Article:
Local

NC senator says he’ll fight plan to move DMV headquarters from Raleigh to Rocky Mount

NC DMV headquarters plans to leave Raleigh for Rocky Mount

The North Carolina state Division of Motor Vehicles plans to move hundreds of workers and its headquarters from its long-time home on New Bern Avenue in Raleigh to Rocky Mount.
Up Next
The North Carolina state Division of Motor Vehicles plans to move hundreds of workers and its headquarters from its long-time home on New Bern Avenue in Raleigh to Rocky Mount.

State Sen. Dan Blue says he and other members of the Wake County delegation will urge the Council of State not to approve a lease that would move the N.C. Division of Motor Vehicles headquarters from Raleigh to Rocky Mount.

The DMV has agreed to vacate its complex on New Bern Avenue by November 2020 because of concerns about asbestos and the safety of the buildings. Last year, the General Assembly required the DMV to seek proposals to lease space in Wake or a surrounding county, and last fall the agency received a dozen offers — all but one of them in Wake or Research Triangle Park.

But that one proposal, for the former Hardee’s headquarters on the north side of Rocky Mount, was the cheapest, and the DMV says it is obligated under state law to go with the lowest qualifying offer. On Tuesday, the Council of State will consider whether to approve a 15-year lease for the Rocky Mount site, with two options that could extend it 10 more years.

Blue says the lease would remove a big employer from one of the poorest areas of Raleigh and would put a burden on employees by making them drive an hour east of the city to get to work. He says the agency would likely lose many good, experienced workers as a result and should consider the cost of trying to replace them.

Where DMV employees live.jpg
The N.C. Division of Motor Vehicles mapped the homes of the more than 500 people who work at the DMV’s headquarters on New Bern Avenue in Raleigh and compared it with two sites it considered for a new headquarters. The Council of State will consider approving a lease for Site A, in Rocky Mount, which had the cheapest rent of the dozen proposals the DMV received but would require a longer drive for most of the employees. NCDOT Facilities Management Unit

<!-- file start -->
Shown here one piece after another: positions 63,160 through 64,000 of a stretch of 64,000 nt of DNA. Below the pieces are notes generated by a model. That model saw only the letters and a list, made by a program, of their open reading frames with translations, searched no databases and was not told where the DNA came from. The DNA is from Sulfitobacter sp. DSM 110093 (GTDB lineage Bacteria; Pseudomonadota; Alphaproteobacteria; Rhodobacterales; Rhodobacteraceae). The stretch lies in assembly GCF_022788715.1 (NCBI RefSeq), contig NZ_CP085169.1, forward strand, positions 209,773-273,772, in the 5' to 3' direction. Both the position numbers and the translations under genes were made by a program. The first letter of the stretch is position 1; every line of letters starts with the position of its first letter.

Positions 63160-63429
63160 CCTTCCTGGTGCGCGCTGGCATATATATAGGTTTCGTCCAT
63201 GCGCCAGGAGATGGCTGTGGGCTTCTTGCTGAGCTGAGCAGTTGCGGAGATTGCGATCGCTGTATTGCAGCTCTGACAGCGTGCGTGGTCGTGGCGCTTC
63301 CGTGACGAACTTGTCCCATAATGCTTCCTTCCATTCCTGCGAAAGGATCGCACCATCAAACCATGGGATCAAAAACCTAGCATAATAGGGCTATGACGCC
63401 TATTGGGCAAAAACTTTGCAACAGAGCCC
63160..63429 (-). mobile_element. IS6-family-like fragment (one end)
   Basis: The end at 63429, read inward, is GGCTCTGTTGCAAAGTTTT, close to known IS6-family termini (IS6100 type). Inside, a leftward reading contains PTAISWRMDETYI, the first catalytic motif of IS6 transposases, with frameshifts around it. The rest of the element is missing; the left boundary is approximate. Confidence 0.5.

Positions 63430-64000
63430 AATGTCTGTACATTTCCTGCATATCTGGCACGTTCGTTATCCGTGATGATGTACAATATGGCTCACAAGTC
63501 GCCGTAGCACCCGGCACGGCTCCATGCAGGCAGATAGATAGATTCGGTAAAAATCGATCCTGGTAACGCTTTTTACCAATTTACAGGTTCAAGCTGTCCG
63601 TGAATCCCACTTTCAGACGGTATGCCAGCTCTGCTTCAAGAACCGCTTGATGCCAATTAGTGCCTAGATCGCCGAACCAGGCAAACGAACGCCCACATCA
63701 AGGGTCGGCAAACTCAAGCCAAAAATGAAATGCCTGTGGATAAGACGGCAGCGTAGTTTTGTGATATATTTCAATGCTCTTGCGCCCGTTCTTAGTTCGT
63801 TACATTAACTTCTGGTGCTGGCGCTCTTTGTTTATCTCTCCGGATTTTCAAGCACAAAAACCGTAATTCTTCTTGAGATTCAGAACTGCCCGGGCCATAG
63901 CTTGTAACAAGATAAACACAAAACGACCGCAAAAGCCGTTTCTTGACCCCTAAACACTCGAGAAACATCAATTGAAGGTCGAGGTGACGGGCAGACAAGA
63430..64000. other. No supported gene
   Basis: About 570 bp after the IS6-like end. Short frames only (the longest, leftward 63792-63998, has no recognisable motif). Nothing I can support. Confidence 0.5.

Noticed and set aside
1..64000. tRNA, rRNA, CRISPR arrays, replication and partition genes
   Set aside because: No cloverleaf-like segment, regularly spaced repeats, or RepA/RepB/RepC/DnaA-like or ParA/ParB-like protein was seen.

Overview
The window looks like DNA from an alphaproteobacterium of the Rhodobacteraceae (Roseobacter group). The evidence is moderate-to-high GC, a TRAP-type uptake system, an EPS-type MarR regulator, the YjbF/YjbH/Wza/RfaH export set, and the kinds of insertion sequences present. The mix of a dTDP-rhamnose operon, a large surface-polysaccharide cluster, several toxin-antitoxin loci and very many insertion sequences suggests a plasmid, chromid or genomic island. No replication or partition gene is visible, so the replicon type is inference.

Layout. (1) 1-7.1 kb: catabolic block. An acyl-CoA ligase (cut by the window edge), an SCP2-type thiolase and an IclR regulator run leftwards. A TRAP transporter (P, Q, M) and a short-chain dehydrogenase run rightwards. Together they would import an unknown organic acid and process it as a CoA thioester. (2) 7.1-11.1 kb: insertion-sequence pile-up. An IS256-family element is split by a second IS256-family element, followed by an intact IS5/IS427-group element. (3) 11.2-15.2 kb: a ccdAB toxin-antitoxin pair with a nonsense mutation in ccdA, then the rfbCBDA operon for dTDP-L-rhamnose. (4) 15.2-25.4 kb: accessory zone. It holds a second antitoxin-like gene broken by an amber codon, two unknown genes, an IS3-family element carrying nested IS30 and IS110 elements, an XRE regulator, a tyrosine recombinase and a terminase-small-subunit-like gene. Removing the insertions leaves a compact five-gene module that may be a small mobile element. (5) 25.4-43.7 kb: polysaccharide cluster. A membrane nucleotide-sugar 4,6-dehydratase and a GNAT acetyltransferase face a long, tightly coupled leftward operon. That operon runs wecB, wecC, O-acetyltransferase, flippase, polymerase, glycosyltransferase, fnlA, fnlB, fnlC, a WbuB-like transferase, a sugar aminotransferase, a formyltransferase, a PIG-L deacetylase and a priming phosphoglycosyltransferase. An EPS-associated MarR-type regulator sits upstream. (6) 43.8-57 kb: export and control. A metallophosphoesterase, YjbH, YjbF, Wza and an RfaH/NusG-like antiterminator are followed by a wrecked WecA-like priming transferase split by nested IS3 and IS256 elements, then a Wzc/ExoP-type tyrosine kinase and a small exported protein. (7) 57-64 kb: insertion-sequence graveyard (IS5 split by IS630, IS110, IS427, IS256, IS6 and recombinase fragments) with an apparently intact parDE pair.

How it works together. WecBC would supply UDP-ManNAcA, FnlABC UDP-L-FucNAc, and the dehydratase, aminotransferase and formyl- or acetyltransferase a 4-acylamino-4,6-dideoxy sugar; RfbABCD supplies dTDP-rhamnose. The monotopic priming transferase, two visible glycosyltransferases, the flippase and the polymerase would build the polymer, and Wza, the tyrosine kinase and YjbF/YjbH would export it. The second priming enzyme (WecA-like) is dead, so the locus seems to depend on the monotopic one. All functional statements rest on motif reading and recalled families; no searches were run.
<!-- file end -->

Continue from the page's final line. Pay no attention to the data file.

“There are many other factors that ought to be considered other than where you can get the cheapest rent,” Blue said in an interview Wednesday.

The Council of State includes Gov. Roy Cooper and the nine other statewide elected state officials, including the secretaries of agriculture, education and labor. Among its other duties, the council approves sales, purchases and leases of property by the state.

Six of the council’s 10 members are Republicans, while Blue and most of the rest of the Wake delegation are Democrats. Still, Blue thinks the council will understand the argument against uprooting a state agency from the capital.

“These are people who have been elected by people from all over the state,” he said. “They have to have a certain sensitivity and recognition of the tough position this puts a set of state employees in.”

Fifty-eight percent of the more than 500 people who work at the DMV headquarters live in Wake County, while 15 percent live in Johnston, according to a report by the NCDOT Facilities Management Unit in November. Plotting all those homes on the map, the state determined that the most central place for those workers would be near the intersection of Timber Drive and Vandora Springs Road in Garner.

The Rocky Mount site is about 60 miles east of that spot, according to the report.

House Speaker Tim Moore, a Republican from Cleveland County west of Charlotte, said Wednesday he thinks the commuting will “work out just fine,” because the main highway between Raleigh and Rocky Mount, U.S. 64, is “one of the best roads in the state.”

Speaking to reporters at the General Assembly, Moore called the proposed lease a “win-win” for Rocky Mount and for Raleigh.

“I think it’s good that we’re looking at investing in our rural communities,” he said, noting that the DMV buildings are beyond repair. “There’s probably a higher and better use for that land, given the development that Raleigh is having heading east down New Bern Avenue. So I think it’s really going to provide more opportunity for the city to develop that corridor and develop that area.”

Real estate brokers and developers gave DMV a dozen proposals for headquarters sites on nine different pieces of property, including four in Raleigh, two in Garner and one each in Morrisville and the Durham section of RTP, according to the November report. The rent on the RTP site would be slightly higher than in Rocky Mount, but the proposed rents in Wake ranged from $945,000 to more than $2 million more a year on average, according to the report.

Richard Stradling covers transportation for The News & Observer. Planes, trains and automobiles, plus ferries, bicycles, scooters and just plain walking. Also, #census2020. He’s been a reporter or editor for 32 years, including the last 20 at The N&O. 919-829-4739, rstradling@newsobserver.com.
  Comments